You may remember reading The Pearl by John Steinbeck in junior high or high school. It’s based on Mexican folklore about a pearl diver which Steinbeck learns of during his visit to the La Paz, Baja California Sur region of Mexico. In the story, which Steinbeck refers to as a parable, a pearl diver Kino finds a pearl of great worth, but as the story progresses the pearl becomes a symbol of man’s greedy impulse, the precariousness in the meaning of the word ‘value,’ and the powerlessness to rise above one’s station in life.
Cleopatra was said to drink a crushed pearl at a dinner party for Marc Anthony. Like most bad ideas; why does it always starts with a wager? Cleopatra and Marc Anthony made a bet that she could prove that Egypt was far superior and wealthier than Rome, therefore; not worthy of a conquest by giving THE most expensive dinner party in history. In front of guests, Cleopatra dissolved one pearl of a pair of earrings in a goblet filled with vinegar which she drank and then presented the other pearl to Marc Anthony. He declined and declared her the victor. Those two pearls were estimated to be worth $9.3 million, in current value, according to Pliny’s, the first recorded gemologist, in his book Natural History.
Pearls as Medicine
Pearls were given as medicine to cure insanity and some other ailments. Apparently, Cleopatra was onto something when she drank crushed pearls. Historical references are made to administering crushed pearls with water to Charles VI of France to cure his insanity. Francis Bacon, an English philosopher and Lord Chancellor of England, indicated in his works that pulverized pearls can prolong one’s life. In the early 19th century, some physicians of India believed the powder worked as a tonic and aphrodisiac. Historic prescriptions indicate pearls were also used as an ingredient to cure consumption, impotence and heart disease.
Crushed Pearl Powder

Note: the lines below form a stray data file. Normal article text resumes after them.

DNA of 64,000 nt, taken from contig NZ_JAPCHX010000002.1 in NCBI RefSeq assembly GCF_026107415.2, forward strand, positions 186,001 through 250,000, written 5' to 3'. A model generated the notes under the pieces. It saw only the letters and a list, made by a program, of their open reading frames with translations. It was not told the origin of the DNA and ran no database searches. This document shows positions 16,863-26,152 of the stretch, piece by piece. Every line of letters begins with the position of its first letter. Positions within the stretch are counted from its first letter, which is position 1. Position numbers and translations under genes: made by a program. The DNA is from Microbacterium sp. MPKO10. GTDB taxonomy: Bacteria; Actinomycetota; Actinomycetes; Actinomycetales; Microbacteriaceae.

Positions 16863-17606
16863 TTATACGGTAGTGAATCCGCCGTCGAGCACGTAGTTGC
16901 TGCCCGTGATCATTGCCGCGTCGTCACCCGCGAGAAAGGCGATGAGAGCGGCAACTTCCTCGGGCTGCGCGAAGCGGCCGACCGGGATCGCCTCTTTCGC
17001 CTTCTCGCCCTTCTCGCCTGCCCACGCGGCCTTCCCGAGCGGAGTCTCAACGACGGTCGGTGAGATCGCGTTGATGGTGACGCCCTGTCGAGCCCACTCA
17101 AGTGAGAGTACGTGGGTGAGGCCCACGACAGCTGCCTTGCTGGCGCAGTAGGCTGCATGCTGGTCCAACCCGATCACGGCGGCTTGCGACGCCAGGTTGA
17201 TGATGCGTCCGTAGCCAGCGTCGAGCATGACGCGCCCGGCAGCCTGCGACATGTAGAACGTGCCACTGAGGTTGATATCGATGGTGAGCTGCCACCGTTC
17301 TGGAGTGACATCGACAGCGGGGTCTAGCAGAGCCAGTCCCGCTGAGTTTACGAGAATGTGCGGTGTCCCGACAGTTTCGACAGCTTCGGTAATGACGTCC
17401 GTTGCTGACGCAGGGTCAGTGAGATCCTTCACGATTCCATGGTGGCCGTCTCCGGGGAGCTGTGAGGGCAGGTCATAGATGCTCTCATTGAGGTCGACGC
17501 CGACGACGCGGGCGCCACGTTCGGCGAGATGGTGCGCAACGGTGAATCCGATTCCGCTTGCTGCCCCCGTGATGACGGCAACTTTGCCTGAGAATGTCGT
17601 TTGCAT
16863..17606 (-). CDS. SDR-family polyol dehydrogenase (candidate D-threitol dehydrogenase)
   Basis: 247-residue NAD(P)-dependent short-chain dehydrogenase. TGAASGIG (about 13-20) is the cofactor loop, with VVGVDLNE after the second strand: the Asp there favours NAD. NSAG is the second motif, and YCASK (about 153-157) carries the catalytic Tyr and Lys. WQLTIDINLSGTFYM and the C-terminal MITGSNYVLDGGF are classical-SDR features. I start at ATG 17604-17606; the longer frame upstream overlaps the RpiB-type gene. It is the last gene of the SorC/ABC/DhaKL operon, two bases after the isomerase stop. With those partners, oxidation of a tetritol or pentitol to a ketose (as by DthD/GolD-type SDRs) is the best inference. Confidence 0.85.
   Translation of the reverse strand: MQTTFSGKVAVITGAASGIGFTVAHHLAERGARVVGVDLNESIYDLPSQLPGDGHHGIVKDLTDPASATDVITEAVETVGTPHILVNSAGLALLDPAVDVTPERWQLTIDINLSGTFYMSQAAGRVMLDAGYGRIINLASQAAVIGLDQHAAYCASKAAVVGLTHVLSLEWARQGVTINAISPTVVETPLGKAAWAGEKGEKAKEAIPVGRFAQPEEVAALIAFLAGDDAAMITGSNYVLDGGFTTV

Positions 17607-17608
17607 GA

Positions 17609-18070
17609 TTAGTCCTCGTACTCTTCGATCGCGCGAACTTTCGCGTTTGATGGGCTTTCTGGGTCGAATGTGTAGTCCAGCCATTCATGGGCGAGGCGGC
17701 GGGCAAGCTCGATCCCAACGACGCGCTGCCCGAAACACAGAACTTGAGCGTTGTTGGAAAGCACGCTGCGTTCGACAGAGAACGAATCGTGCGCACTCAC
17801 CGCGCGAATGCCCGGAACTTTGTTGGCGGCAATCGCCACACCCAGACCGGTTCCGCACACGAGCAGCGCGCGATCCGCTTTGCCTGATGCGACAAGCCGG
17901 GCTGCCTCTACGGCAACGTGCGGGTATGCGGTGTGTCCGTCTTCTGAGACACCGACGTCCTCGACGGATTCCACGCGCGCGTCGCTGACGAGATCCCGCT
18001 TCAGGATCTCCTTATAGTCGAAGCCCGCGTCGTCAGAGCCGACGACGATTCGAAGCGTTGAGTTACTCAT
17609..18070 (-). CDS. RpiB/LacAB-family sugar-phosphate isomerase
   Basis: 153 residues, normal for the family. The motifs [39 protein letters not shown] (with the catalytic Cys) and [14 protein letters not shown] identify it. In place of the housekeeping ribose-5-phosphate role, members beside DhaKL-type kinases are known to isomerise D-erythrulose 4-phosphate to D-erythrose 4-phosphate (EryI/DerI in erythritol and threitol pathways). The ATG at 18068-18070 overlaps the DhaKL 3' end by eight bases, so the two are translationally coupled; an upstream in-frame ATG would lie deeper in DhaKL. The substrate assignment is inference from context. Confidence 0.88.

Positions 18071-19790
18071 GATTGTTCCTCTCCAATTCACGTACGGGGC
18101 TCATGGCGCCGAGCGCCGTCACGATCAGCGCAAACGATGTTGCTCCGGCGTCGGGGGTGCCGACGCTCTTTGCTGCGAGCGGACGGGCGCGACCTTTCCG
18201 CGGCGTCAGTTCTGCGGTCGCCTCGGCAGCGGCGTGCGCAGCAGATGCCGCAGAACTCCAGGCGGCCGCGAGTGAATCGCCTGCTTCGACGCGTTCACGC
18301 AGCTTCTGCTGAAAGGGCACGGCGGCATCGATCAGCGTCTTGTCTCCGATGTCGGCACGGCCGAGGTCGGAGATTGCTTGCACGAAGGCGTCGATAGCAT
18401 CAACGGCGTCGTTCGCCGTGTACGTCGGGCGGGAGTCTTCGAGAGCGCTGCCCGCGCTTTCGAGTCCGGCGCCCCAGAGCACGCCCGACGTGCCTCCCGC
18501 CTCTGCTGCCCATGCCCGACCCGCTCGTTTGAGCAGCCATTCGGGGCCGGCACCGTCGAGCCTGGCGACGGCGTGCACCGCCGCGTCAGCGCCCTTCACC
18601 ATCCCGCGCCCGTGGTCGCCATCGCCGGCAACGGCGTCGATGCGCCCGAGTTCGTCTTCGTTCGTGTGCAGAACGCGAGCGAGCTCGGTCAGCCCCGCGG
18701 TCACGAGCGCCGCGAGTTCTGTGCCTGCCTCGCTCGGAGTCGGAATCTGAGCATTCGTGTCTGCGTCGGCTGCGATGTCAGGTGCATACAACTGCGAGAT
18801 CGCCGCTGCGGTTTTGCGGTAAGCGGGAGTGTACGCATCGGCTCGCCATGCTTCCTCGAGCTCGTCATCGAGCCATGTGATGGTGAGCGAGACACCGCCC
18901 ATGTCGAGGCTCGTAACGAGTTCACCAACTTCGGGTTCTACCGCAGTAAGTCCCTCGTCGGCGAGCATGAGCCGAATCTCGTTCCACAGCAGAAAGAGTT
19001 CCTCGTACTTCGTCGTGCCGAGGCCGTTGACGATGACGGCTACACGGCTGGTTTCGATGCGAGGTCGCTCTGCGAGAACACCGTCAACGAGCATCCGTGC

In 15th and 16th century England, royals toasted grand events with pulverized pearls in their wine. In Shakespeare’s time, it was common to pay tribute to royals with crushed pearl powder. At the knighthood of Sir Thomas Gresham by Queen Elizabeth, a pearl valued at 15,000 pounds was crushed and drunk by the newly-anointed knight and the Queen. For more proof, Shakespeare’s King Claudius refers to the practice of powdered pearl in wine when making a toast or tribute in the play Hamlet.
Hindus claimed specific pearl colors held certain virtues. For instance, a yellow shade to a pearl indicates wealth, a shade of honey color meant understanding, blue was for good luck, and white pearls gave you fame. On the flip side, damaged pearls could cause insanity, disgrace, death, leprosy, and loss of fortunes.
Where Do the Most Valuable Pearls Come From?
Which seas produce the most valuable pearls? The South Seas off the northern coast of Australia between Broome and Darwin holds the south sea pearl or sliver-lipped oysters that produce the most valuable pearl on Earth. It can grow up to 1 foot long and live up to 40 years. Because of its longevity, the harvested pearls are the most lustrous and largest in the entire world. Recently one south sea pearl was sold for over 1.5 million dollars.
At one time the United States was the largest producer of freshwater pearls. Many of these freshwater pearls are part of Europe’s royal collections and can be seen displayed in museums all over the globe. Another byproduct of American freshwater oysters or river oysters is mother-of-pearl buttons. Iowa became the hub for mother-of-pearl button manufacturing and shipped billions of these clasps until World War II. However, freshwater pearls began to diminish in the river beds during the mid-1800s because of over-harvesting and pollution as industrialization took off.